American farmers watched warily this week, as a tit-for-tat trade fight between the world's top two economic superpowers played out, threatening lucrative agricultural exports including soybeans.
If China follows through on its plan to impose a 25 percent tariff on soybeans, it would make global suppliers like Brazil even more attractive to Chinese buyers. It also would encourage those suppliers to add more acres of soybeans, and then negatively impact the price American farmers can get for their crop.
"Growing trade disputes have placed farmers and ranchers in a precarious position," Zippy Duvall, a Georgia farmer and president of the American Farm Bureau Federation said in a statement Friday. "We have bills to pay and debts we must settle, and cannot afford to lose any market, much less one as important as China's."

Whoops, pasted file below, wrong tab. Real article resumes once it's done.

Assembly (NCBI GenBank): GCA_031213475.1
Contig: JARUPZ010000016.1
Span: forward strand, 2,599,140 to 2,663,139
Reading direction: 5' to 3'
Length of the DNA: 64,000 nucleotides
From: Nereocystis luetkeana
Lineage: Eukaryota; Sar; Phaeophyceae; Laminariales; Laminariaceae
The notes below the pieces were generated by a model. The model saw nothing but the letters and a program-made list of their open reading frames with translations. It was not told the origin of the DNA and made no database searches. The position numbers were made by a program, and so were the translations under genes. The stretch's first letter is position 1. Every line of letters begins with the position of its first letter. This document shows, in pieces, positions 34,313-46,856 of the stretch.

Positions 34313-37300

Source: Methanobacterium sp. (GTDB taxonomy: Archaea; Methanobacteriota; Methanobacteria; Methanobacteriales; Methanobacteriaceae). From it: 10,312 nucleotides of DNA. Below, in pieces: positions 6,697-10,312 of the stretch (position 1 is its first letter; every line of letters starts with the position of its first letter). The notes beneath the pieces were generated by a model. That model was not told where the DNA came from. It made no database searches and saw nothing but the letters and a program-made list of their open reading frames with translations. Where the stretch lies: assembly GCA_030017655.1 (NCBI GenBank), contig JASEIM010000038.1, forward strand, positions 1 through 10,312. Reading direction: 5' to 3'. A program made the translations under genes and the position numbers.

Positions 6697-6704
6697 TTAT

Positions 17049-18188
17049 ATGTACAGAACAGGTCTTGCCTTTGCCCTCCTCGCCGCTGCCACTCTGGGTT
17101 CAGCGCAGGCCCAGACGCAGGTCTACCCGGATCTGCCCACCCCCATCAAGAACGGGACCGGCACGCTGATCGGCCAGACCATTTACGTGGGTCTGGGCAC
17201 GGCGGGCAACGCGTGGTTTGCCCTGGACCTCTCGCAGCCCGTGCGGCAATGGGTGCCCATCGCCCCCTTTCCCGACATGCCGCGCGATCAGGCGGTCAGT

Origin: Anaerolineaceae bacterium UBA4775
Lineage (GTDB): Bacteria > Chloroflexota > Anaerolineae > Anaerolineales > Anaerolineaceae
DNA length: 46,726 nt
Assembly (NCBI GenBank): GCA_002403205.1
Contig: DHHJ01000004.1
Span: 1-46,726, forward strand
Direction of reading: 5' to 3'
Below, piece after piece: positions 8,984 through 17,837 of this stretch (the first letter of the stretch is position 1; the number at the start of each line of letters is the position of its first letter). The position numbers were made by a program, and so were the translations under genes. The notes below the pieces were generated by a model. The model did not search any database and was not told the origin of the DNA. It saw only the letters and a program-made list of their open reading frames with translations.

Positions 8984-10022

Earlier in the week, the Chinese announced retaliatory tariffs of up to 25 percent on 106 American goods, including soybeans, cotton, corn, sorghum, wheat and beef. It came on the heels of the Trump administration proposing duties on more than 1,300 imported products in China's machinery, electronics, aerospace and robotics sectors.
President Donald Trump then suggested an additional $100 billion in tariffs could come on top of what already was announced, and aBeijing official responded that China too was prepared to add more tariffs on U.S. goods. On Saturday, Trump insisted that the U.S.-China trade imbalance was not sustainable.
"A trade war is not good for us," said Art Barnaby, an agricultural economics professor at Kansas State University. "There's a lot of uncertainty as to where this is going to end up."